For many years, Once Brewed has housed a Northumberland National Park centre – an important contact point for the rural community, together with the main visitor centre for Hadrian’s Wall and a YHA Youth Hostel. In the last decade, with the establishment of the Hadrian’s Wall national trail and cycle path, annual visitors have increased to over a million people from all over the world, and there is an urgent need for facilities for visitors and educational groups.
The new centre’s facilities will be an exemplar of environmentally-sensitive development in a protected area, providing a world-class visitor experience and a new and flexible space for a range of needs.
Speaking of the confidence that HLF has shown in the project by awarding the development funding, Tony Gates, Chief Executive of Northumberland National Park Authority said:
“Our National Parks and protected landscapes are the pinnacle of the eco-systems we all depend upon as well as places of tranquillity and enjoyment. This is a once-in-a-lifetime opportunity to capture the public’s imagination and fully engage people in shaping our future use of land. I am delighted that we are able to work in partnership with the YHA. This gives us a specific opening to work with young people and help to inspire future generations in the care of our finest and nationally-important landscapes.”
Caroline White, Chief Executive of YHA said:
“YHA is thrilled with the news. The significant sum awarded by HLF is a ringing endorsement of the partnership that has created the vision for The Sill project. The impact will be felt far beyond Northumberland inspiring all, especially young people, to broaden their horizons gaining knowledge and independence through new experiences of adventure and discovery. The Sill will enhance learning, skills development and personal growth and responsibility, especially for young people. A visit to The Sill and other inspirational sites in Northumberland National Park will ensure the area becomes a must-visit destination.”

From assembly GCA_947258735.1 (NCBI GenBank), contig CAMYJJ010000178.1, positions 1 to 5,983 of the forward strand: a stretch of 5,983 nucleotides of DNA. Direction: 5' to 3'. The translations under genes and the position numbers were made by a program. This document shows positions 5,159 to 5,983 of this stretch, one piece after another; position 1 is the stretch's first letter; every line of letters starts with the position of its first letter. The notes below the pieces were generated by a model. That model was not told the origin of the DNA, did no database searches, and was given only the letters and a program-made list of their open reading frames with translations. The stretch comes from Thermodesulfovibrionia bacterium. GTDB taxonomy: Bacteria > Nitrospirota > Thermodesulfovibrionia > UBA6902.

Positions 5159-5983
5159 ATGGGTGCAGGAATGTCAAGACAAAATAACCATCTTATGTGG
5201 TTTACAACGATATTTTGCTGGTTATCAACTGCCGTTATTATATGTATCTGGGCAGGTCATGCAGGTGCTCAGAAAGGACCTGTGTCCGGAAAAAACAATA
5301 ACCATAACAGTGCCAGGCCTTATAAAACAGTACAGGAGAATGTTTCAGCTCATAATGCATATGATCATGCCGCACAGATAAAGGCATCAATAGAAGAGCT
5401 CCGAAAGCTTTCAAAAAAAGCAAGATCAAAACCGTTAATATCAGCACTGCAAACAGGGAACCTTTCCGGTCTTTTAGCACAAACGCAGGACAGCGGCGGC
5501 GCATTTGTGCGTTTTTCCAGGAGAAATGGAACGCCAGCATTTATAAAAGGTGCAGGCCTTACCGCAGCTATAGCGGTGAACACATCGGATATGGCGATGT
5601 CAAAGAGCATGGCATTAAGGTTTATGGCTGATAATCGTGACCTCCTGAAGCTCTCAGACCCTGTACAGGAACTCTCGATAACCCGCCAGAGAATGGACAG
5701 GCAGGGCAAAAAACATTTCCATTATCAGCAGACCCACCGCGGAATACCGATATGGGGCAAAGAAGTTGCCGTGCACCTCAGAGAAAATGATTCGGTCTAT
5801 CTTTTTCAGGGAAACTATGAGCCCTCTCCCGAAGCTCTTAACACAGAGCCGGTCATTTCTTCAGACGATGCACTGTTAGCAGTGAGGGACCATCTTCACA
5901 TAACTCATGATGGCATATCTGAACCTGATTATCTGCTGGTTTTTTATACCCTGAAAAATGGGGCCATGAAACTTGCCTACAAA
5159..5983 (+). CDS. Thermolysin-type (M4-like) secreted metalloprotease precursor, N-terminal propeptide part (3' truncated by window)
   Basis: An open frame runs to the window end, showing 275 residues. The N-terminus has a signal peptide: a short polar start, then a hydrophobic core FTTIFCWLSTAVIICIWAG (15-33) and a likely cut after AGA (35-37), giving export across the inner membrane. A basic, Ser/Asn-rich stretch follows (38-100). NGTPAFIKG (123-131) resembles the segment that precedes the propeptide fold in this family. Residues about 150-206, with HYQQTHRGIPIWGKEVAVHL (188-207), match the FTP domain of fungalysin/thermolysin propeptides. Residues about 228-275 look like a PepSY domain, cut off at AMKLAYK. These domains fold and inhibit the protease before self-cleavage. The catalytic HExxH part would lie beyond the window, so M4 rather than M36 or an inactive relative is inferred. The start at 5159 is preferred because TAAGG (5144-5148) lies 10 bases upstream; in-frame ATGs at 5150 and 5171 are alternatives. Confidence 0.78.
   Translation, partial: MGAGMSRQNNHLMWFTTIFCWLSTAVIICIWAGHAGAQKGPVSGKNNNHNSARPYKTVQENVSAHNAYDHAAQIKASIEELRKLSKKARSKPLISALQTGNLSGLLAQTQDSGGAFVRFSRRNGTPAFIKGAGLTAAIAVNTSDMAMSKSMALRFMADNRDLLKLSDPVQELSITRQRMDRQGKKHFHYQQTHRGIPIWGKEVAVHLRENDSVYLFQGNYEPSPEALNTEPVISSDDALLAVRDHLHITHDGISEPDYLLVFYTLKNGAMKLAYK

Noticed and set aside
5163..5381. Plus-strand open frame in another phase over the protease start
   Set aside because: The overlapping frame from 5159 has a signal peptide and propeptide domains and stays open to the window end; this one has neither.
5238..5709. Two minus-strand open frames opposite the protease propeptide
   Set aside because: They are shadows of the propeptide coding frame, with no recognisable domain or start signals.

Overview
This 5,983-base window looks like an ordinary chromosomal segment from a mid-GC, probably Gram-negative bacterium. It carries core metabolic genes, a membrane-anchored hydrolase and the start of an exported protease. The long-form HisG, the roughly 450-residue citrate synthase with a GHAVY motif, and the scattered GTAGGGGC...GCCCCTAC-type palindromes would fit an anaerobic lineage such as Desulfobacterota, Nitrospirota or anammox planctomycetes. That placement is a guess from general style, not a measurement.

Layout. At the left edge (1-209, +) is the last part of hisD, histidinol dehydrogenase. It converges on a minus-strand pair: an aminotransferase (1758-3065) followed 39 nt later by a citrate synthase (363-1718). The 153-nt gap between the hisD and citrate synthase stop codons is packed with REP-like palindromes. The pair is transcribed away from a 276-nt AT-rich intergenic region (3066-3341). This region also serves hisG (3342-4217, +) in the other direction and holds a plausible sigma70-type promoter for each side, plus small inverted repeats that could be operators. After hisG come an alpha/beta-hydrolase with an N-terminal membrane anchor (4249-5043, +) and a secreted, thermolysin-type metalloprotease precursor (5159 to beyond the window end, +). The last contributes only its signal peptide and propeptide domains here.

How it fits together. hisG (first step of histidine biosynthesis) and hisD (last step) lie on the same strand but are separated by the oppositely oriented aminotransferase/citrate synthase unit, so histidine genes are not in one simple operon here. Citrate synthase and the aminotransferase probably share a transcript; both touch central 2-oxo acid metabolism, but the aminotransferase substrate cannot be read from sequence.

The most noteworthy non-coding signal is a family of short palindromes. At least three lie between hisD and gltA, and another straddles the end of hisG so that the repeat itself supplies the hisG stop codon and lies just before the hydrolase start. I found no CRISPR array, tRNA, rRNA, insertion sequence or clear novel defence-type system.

Explaining the importance of the HLF support, Ivor Crowther, Head of HLF North East, said:
“This country’s national parks are, to my mind, the cathedrals of our natural world. They share much in common: impressive in scale as well as the perfect place for quiet contemplation. Northumberland National Park welcomes large numbers of visitors every year and these exciting plans should encourage even more whilst also providing a much better experience of the area’s wildlife and cultural heritage. The Heritage Lottery Fund is pleased to be giving initial support for this project and looks forward to working with both the National Park Authority and YHA over the coming months as they develop their ideas further.”
World-leading expert in his field, Prof. Paul Younger, director of the Newcastle Institute for Research on Sustainability at Newcastle University, added his resounding appreciation of the project for the region:
“When I learned about the project it immediately struck me what a great asset it would be to the North of England and our wild border country. The Sill will have an exemplary, low carbon design, with space for students to learn about what makes Northumberland National park so special, and why the increasing challenges of today – not least climate change – require our utmost attention if our breathtaking uplands are to remain a treasure for future generations.”
The Sill will provide exciting new opportunities for local enterprises, educators, research institutes, young people, volunteers and visitors. The National Park Authority and the YHA are keen to involve people throughout the development and design process and will shortly begin a programme to involve the wider community in helping to inform and shape proposals.